The only real objection I have to recreational vehicles results from my accepting the reality of climate change. While burning some fossil fuel may be necessary to survive a Canadian winter, burning fossil fuels for one’s amusement is like Marie Antoinette admonishing the masses, “let them eat cake”.

  5. Re- Carlton Street -Tim is correct, the 16, 20, 26 and 30 storey towers proposed for the Halifax Common will have a far greater effect than just the impact on historic buildings. These “uber projects” are being examined in a micro fashion, check box by check box without consideration for the need, cumulative impact or economic, environmental, social and cultural impacts. Up to 6 towers are in the works, that will be added to the existing 7 towers in the area so 1500 is probably a low estimate for the number of new residents. (And who counts the people or businesses that are displaced?)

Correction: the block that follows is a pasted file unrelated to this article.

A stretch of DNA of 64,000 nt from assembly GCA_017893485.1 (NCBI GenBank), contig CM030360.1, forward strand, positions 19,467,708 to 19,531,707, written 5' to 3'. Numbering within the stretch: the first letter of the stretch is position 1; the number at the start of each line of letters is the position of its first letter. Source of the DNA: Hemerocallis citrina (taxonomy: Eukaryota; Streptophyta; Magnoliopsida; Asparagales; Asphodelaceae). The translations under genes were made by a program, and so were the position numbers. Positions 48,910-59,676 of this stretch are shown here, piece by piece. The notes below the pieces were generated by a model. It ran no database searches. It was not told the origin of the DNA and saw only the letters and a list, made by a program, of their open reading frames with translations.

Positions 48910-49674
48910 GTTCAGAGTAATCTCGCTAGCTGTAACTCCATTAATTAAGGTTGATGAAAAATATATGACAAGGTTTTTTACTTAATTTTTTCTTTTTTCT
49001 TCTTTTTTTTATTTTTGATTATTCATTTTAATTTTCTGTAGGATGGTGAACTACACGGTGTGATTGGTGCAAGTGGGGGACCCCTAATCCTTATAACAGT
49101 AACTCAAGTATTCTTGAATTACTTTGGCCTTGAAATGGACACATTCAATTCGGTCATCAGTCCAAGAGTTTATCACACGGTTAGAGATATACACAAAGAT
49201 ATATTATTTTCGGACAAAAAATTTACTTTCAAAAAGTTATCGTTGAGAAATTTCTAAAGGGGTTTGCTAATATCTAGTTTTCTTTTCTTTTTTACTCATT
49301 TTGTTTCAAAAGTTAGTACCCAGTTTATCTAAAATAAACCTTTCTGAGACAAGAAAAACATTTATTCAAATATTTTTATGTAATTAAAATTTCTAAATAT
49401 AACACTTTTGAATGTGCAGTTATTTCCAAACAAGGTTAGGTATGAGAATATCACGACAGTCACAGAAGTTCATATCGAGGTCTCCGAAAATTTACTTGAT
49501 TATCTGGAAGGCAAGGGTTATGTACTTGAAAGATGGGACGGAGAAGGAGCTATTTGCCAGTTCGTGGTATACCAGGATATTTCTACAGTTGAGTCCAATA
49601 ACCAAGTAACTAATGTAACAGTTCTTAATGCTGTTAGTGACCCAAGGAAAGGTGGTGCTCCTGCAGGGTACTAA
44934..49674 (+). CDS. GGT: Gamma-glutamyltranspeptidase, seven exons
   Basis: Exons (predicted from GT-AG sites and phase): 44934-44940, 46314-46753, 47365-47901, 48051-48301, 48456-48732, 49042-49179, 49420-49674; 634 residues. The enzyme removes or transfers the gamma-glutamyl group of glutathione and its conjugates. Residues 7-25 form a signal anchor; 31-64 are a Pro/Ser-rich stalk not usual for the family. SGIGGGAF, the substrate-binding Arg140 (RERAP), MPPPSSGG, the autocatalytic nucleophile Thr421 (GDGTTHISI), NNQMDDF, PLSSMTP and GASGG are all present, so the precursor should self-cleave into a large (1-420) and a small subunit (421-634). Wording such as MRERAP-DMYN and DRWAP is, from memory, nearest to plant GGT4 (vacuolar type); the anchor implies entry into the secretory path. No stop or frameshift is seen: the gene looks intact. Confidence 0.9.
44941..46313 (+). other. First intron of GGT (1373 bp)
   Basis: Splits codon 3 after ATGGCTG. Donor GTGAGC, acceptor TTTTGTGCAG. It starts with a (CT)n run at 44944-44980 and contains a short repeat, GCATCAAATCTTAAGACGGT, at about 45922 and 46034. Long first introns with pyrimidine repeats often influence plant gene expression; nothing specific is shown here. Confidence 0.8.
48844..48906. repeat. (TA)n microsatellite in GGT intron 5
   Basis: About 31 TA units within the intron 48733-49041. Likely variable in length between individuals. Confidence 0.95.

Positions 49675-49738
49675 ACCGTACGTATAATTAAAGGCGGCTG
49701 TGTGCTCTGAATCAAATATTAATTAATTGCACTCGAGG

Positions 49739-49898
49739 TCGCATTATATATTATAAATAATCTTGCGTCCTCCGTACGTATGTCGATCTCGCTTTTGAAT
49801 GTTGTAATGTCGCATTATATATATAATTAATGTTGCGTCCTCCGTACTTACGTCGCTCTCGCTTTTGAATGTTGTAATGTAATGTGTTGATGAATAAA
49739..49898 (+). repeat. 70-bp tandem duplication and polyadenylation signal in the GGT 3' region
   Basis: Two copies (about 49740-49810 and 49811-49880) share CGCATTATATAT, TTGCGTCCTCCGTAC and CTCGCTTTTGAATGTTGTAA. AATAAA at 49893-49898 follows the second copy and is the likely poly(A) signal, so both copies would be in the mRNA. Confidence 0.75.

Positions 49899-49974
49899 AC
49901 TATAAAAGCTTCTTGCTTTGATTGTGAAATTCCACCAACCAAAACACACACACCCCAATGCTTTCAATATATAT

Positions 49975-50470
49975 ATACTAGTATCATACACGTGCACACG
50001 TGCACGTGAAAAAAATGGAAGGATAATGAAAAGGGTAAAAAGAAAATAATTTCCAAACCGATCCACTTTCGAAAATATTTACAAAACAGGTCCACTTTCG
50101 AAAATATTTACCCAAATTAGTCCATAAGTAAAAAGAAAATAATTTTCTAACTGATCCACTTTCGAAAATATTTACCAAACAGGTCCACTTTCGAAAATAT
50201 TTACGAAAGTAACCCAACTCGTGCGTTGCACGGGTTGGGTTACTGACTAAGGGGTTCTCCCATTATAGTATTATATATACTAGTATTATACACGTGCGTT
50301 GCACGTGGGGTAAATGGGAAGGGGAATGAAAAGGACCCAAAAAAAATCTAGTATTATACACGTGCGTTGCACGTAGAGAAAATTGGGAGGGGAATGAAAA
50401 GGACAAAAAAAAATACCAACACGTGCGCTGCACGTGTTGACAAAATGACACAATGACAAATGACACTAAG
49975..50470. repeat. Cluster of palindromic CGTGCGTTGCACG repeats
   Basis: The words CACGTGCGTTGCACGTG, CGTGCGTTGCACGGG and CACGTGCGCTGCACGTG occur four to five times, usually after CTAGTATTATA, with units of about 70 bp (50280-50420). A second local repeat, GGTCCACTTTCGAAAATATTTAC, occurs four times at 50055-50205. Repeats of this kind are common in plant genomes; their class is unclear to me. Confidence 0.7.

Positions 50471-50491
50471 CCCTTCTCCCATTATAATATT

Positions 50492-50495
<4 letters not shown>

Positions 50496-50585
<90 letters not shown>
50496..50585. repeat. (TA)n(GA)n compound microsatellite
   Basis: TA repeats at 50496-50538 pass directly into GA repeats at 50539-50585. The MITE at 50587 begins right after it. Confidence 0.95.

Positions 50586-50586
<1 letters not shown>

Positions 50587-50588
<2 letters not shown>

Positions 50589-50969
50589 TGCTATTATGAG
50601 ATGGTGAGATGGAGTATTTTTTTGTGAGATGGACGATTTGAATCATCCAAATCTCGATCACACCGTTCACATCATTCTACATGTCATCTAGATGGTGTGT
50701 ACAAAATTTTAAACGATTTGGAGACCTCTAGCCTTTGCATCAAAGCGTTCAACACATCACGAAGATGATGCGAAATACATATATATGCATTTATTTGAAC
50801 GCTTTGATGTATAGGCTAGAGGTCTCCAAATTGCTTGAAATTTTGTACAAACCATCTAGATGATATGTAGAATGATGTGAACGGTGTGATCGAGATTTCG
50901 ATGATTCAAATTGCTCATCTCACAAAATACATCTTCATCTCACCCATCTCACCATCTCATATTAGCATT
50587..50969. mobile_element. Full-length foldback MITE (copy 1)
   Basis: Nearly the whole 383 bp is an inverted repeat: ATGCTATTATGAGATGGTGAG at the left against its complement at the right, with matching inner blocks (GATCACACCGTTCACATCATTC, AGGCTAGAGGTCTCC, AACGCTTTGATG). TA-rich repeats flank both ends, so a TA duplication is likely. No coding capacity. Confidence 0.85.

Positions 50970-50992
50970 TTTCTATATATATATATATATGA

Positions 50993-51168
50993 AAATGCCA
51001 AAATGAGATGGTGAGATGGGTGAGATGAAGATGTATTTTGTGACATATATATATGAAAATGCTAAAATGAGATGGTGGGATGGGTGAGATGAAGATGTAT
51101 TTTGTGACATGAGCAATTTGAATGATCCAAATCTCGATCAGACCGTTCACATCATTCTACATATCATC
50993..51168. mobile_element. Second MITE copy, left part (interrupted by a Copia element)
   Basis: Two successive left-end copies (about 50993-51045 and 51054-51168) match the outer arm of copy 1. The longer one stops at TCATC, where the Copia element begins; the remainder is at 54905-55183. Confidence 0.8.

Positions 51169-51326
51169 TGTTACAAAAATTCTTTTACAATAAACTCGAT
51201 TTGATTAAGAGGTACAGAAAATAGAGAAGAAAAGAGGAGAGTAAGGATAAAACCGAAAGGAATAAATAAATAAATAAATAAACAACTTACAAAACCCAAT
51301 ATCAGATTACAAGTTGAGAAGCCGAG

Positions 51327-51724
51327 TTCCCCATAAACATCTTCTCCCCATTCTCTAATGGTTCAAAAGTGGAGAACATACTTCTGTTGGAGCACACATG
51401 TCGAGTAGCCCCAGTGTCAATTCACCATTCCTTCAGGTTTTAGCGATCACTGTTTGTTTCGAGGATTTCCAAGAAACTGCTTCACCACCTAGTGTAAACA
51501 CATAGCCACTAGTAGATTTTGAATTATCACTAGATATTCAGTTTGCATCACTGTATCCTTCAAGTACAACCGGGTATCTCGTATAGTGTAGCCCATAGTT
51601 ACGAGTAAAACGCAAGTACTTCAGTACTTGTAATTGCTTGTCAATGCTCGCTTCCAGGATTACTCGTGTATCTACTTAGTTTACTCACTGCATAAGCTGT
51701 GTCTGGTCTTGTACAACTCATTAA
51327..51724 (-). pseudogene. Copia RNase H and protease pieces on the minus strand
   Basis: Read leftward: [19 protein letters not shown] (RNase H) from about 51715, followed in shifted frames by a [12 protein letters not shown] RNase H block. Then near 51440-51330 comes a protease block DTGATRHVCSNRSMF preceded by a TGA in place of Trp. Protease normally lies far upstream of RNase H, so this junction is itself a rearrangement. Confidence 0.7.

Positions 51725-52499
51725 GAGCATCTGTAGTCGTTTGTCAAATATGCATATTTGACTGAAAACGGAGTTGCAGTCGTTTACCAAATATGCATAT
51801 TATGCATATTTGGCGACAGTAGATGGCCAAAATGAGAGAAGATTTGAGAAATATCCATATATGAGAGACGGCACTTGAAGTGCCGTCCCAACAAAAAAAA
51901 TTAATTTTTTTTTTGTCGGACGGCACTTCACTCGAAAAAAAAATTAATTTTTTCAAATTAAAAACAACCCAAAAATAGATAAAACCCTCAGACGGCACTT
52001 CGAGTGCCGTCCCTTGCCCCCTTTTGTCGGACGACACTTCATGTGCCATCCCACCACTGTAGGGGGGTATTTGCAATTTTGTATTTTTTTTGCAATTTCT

The city is not respecting its commitments to either planning for the Halifax Common or existing planning regulations. And the only reason this area is even being considered for development under the Centre Plan is because of developers’ propensity to hold sway and say over HRM Mayor, Council and planners.

    People at the public meetings were overwhelmingly opposed to these developments but the city isn’t listening. FYI- here’s an interview I did with Rick Howe-
    http://www.halifaxcommon.ca/rick-howe-95-7-carlton-street-area-conservation-district-or-developers-demolition-dream/

    1. We have a very limited supply! (like maybe 8 of them) My tentative plan is to sit at Charlies Friday at 5pm with them, and first come first serve. They cost us about $40, so we’re selling them for $50.

  6. Margaret Marshall Saunders, author of Beautiful Joe, the Autobiography of a Dog, the first book authored by a Canadian to sell over a million copies. She wrote 24 books. The House of Armour (1897) is said to provide the best description of the lives of those who lived in the inner city of Halifax in the late 19 century. The city of Halifax has failed to recognize this woman and the role she played to bring to light the lives of children in the city, living without appropriate play spaces. Her home at the corner of Carlton and Spring Garden Road had a aviary. After Christmas she would collect cast off Xmas trees and put them in her aviary to create a more natural setting for the birds.